Body water deficit may be calculated. The equations used are based on a goal of plasma sodium concentration of 145 mEq/L. In children, total body water (TBW) is 60% of their lean body weight. Therefore, TBW = 0.6 X weight. Babies are an exception to these equations and may have a TBW as much as 80% of their body weight.

One of the following equations may be used to calculate body water deficit:

  • Water deficit (in L) = [(current Na level in mEq/L ÷ 145 mEq/L) - 1] X 0.6 × weight (in kg)

  • Water deficit (in L) = [(current Na level in mEq/L - 145 mEq/L)/145 mEq/L)] × 0.6 X weight (in kg)

  • Water deficit (in L) = [1- (145 mEq/L ÷ current Na level in mEq/L)] × 0.6 × weight (in kg)

An example calculation is: A child weighs 10 kg and has a plasma sodium concentration of 160 mEq/L. By using the first equation, water deficit (in L) = [(160 mEq/L ÷ 145 mEq/L) - 1] X 0.6 × 10 = 0.62 L.

Replacement fluid

The volume of replacement fluid needed to correct the water deficit is determined by using the concentration of sodium in the replacement fluid. The replacement volume can be determined as follows:

  • Replacement volume (in L) = TBW deficit × 1 ÷ [1 - (Na concentration in replacement fluid in mEq/L ÷ 154 mEq/L)]

An example calculation is: If the patient from the example calculation above has a TBW of 0.62, and if the replacement fluid contains 0.2% NaCl (Na concentration of 34 mEq/L), the replacement volume (in L) = 0.62 L × 1 ÷ [1 - (34 mEq/L ÷ 154 mEq/L)] = 0.79 L. This volume has to be replaced slowly over 48-72 hours.

Intravenous fluid

The election of intravenous fluid is based on the following:

  • If the patient is hypotensive, normal saline (lactated Ringer solution, or 5% albumin solution) should be used regardless of a high serum sodium concentration.

  • In hypernatremic dehydration, 0.45% or 0.2% NaCl should be used as a replacement fluid to prevent excessive delivery of free water and a too-rapid decrease in the serum sodium concentration.

  • In cases of hypernatremia caused by sodium overload, sodium-free intravenous fluid (eg, 5% dextrose in water) may be used, and a loop diuretic may be added.

  • The serum sodium concentration should be monitored frequently to avoid too-rapid correction of hypernatremia.

  • In cases of associated hyperglycemia, 2.5% dextrose solution may be given. Insulin treatment is not recommended because the acute decrease in glucose, which lowers plasma osmolality, may precipitate cerebral edema.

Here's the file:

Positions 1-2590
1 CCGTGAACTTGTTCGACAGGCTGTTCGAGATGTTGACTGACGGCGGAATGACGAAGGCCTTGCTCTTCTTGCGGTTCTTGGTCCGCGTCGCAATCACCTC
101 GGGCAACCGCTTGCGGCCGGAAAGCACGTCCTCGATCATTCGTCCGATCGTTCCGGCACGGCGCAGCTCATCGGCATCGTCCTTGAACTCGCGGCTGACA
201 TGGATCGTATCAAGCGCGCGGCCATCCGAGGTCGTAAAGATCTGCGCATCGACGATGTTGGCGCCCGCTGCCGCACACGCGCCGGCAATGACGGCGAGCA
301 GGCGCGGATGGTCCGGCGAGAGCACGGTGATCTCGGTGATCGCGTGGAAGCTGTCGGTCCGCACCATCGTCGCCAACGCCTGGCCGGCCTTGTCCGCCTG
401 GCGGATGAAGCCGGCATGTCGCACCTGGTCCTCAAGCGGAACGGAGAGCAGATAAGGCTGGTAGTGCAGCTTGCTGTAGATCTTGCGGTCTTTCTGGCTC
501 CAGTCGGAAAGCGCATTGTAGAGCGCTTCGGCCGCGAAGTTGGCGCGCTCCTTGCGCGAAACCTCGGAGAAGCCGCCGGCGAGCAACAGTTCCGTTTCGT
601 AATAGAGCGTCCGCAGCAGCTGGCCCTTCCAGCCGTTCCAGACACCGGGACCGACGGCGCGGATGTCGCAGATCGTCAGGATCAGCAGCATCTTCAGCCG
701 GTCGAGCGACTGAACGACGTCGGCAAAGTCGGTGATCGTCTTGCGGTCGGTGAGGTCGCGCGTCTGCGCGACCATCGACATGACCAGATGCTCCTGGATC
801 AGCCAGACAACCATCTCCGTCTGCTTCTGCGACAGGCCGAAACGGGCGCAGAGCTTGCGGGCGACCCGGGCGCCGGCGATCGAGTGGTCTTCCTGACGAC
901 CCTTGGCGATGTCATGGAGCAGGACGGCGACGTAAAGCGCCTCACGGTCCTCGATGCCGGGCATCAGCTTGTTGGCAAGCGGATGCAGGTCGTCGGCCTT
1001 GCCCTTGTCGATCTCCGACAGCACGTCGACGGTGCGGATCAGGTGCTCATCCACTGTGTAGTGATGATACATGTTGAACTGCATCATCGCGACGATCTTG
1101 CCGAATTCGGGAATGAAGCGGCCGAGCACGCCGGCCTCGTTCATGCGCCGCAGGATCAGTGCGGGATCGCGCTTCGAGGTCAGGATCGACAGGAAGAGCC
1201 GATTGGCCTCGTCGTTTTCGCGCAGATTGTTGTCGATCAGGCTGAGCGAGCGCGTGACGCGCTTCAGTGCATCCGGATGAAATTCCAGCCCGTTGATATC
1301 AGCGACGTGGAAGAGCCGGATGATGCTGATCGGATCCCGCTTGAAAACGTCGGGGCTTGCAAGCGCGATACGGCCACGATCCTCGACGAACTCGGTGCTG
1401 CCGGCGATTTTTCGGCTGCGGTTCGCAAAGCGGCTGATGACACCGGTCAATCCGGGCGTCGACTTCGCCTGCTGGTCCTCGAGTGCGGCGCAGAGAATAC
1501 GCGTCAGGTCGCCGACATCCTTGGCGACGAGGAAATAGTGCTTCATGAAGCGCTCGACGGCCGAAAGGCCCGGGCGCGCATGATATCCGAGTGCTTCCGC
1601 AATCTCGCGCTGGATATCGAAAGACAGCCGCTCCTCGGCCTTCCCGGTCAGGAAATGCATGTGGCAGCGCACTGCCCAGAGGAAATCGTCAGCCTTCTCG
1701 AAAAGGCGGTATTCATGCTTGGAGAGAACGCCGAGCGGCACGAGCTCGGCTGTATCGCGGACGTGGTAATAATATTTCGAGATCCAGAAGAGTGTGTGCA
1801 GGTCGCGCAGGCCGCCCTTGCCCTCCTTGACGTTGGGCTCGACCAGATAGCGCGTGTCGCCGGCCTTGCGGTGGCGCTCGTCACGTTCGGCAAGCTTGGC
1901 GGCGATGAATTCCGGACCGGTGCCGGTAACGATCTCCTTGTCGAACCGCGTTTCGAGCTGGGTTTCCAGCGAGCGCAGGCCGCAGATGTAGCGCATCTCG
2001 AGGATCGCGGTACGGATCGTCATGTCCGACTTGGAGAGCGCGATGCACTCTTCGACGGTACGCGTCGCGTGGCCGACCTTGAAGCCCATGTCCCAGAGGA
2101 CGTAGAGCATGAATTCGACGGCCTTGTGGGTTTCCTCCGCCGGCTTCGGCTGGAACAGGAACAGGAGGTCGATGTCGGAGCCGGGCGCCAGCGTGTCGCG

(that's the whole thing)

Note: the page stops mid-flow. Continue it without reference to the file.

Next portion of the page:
• Once the child is urinating, add 40 mEq/L KCl to fluids to aid water absorption into cells.

  • Calcium may be added if the patient has an associated low serum calcium level.

Serum sodium levels

Serum sodium levels should be monitored every 4 hours.

Further inpatient care

Inpatient management also includes the following:

  • Record daily body weights in patients with hypernatremia.

  • Frequently monitor electrolyte concentrations.

  • Restrict sodium and protein intake.

  • Treat the underlying disease.


Patients with symptomatic hypernatremia should be transferred to a pediatric intensive care unit for appropriate treatment and close monitoring.

Patients should be transferred to a facility that has dialysis in case of renal failure or in case the serum sodium concentration is more than 180 mEq/L.


In diabetes insipidus, a sodium-restricted and protein-restricted diet should be prescribed


Consultation is also recommended for patients with renal dysplasia, medullary cystic disease, reflux nephropathy, or polycystic disease. Consider obtaining consultations with the following specialists:

  • Critical care specialist: Patients with symptomatic hypernatremia may need to be transferred to a pediatric ICU for appropriate treatment and monitoring.

  • Endocrinologist: Consult an endocrinologist for patients with primary hyperaldosteronism.

  • Nephrologist: Consult a nephrologist in cases of renal failure, obstructive uropathy, and serum sodium levels of more than 180 mEq/L for possible peritoneal dialysis.



Medication Summary

The medications described below are used in patients with diabetes insipidus who have hypernatremia.

Vasopressin and vasopressin analogs

Class Summary

Desmopressin is a synthetic ADH with actions mimicking vasopressin. These agents are used to treat diabetes insipidus, which deprives the kidney of its capacity to produce concentrated urine. This effect results in large volumes of dilute urine (polyuria) and excessive thirst (polydipsia). Serum sodium concentrations may be elevated, but hypernatremia is most likely to be severe when fluid is restricted.

Desmopressin acetate (DDAVP)

Structural analog of vasopressin (ADH), the endogenous posterior pituitary hormone that maintains serum osmolality in a physiologically acceptable range. Works in neurohypophysial (eg, central) diabetes insipidus. Exerts similar antidiuretic effects. Vasopressin increases resorption of water at level of renal collecting duct, reducing urinary flow and increasing urine osmolality.

Vasopressin (Pitressin)

Exogenous, parenteral form of ADH. Antidiuretic and increases resorption of water at renal collecting ducts.


Class Summary

These drugs promote the excretion of water and electrolytes by the kidneys. They are used in patients with nephrogenic diabetes insipidus.

Hydrochlorothiazide (Esidrix, HydroDIURIL)

Works by increasing excretion of sodium, chloride, and water by inhibiting sodium ion transport across renal tubular epithelium. Resulting sodium depletion reduces glomerular filtration rate, enhancing reabsorption of fluid in proximal portion of nephron, decreasing delivery of sodium to ascending limb of loop of Henle and consequently reducing capacity to dilute urine.